Tunisia’s national prevention of torture body said authorities have not provided any information on the arrest of former deputy president of the Ennahda party.
Appeals have mounted for word on the whereabouts of detained Tunisian politician Noureddine Bhairi, a leader of the Ennahda party, the largest in the North African country’s suspended parliament.
Plain-clothes officers arrested Bhairi, a former justice minister and deputy president of Ennahda, in the capital Tunis on Friday.
Tunisia’s independent national body for the prevention of torture (INPT) said in a statement that authorities had provided no information on Bhairi nor on Fathi Baldi, a former interior ministry official who was also taken in for questioning on Friday.
The body’s president, Fathi al Jarray, said there had been “no response” from the interior ministry to its requests for information about the two men.
Lawyer and INPT official Lotfi Ezzedine said that some individuals had been placed under house arrest over the summer, but “this is even worse because we don’t even know where they are detained”.
Bhairi and Baldi were “neither in an official detention facility, nor at their homes, nor at a police station”, he said, charging that the pair’s location was being “kept secret”.
Ezzedine said the interior ministry had ordered the pair under preventive detention without legal proceedings because they allegedly presented “‘a danger to public order’.”
Ennahda denounces ‘kidnapping’
Ennahda said on Friday that authorities were questioning Bhairi and denounced “a kidnapping and dangerous precedent marking the country’s entry into a tunnel to dictatorship”.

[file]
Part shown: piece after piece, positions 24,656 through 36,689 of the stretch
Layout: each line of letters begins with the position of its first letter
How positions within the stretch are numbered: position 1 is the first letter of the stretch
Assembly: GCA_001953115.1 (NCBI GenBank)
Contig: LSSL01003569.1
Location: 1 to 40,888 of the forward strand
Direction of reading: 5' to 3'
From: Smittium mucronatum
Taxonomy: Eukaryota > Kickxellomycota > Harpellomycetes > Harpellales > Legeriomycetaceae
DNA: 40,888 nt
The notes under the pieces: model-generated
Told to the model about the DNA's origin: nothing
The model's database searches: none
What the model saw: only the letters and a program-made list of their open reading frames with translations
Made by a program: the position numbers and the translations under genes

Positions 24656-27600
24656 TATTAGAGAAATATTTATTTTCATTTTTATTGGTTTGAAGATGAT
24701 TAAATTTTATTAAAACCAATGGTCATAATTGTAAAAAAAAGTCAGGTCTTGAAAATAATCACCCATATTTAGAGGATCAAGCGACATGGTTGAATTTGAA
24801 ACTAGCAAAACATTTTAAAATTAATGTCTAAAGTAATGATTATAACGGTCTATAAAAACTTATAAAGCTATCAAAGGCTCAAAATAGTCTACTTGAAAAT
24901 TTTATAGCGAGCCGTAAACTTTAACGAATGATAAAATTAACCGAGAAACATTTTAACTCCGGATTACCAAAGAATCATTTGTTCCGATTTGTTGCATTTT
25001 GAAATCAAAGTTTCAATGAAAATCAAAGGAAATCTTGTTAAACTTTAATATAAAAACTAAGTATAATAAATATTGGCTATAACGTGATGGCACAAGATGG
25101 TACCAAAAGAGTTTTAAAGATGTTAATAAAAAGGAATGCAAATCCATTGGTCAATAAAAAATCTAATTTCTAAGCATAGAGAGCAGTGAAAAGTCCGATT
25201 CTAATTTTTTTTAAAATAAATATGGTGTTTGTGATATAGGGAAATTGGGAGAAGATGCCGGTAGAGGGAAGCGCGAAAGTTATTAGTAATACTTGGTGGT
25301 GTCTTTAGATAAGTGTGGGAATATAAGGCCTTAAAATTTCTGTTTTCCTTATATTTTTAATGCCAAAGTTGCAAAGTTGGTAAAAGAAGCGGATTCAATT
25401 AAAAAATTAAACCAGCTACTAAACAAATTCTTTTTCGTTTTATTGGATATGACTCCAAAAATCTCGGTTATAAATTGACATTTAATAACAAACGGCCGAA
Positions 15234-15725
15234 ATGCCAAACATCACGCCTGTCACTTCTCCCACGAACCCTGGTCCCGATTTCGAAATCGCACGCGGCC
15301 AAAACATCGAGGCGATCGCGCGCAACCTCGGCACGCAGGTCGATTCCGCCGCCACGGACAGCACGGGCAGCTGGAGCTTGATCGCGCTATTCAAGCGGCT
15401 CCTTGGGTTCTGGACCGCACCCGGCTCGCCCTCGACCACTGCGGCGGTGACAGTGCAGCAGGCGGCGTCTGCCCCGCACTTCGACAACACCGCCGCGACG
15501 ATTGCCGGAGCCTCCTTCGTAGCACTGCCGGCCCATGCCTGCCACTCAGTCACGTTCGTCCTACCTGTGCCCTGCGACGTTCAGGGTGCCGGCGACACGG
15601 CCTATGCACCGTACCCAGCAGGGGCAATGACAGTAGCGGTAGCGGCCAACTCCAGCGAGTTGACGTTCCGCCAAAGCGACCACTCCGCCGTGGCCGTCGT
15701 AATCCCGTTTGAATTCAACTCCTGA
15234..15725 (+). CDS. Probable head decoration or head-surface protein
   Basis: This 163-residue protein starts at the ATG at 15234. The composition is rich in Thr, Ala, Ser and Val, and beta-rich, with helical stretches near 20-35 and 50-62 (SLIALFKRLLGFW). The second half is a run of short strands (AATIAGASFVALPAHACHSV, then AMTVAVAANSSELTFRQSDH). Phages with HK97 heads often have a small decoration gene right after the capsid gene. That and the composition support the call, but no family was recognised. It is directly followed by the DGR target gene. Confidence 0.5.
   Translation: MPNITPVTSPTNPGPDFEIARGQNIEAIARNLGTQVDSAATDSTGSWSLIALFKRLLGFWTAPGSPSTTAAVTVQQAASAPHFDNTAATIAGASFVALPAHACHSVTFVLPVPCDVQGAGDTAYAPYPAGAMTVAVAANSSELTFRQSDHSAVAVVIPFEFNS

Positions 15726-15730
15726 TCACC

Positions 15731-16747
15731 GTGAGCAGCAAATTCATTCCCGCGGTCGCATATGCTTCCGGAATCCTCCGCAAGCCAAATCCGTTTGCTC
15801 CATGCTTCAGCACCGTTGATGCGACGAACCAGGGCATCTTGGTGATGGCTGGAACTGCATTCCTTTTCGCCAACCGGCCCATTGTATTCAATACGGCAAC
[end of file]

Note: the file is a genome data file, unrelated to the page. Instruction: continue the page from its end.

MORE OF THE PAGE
Ennahda party lawmaker Habib Khedher said Interior Minister Taoufik Charfeddine had refused on Saturday to meet with representatives of Bhairi’s defence committee.
He said Bhairi’s wife Saida Akremi and the head of the national order of lawyers had requested a meeting to check on the health of Bhairi, who suffers from several chronic illnesses.
Tunisia was the only democracy to emerge from the Arab Spring revolts of a decade ago. But civil society groups and President Kais Saied’s opponents have expressed fear of a slide back to authoritarianism a decade after the revolution that toppled longtime ruler Zine El Abidine Ben Ali.
Ennahda had played a central role in the country’s politics until the power grab by Saied in July.
Saied sacked the Ennahda-supported government and suspended parliament on July 25, presenting himself as the ultimate interpreter of the constitution.
He later took steps to rule by decree, and in early December vowed to press on with reforms to the political system.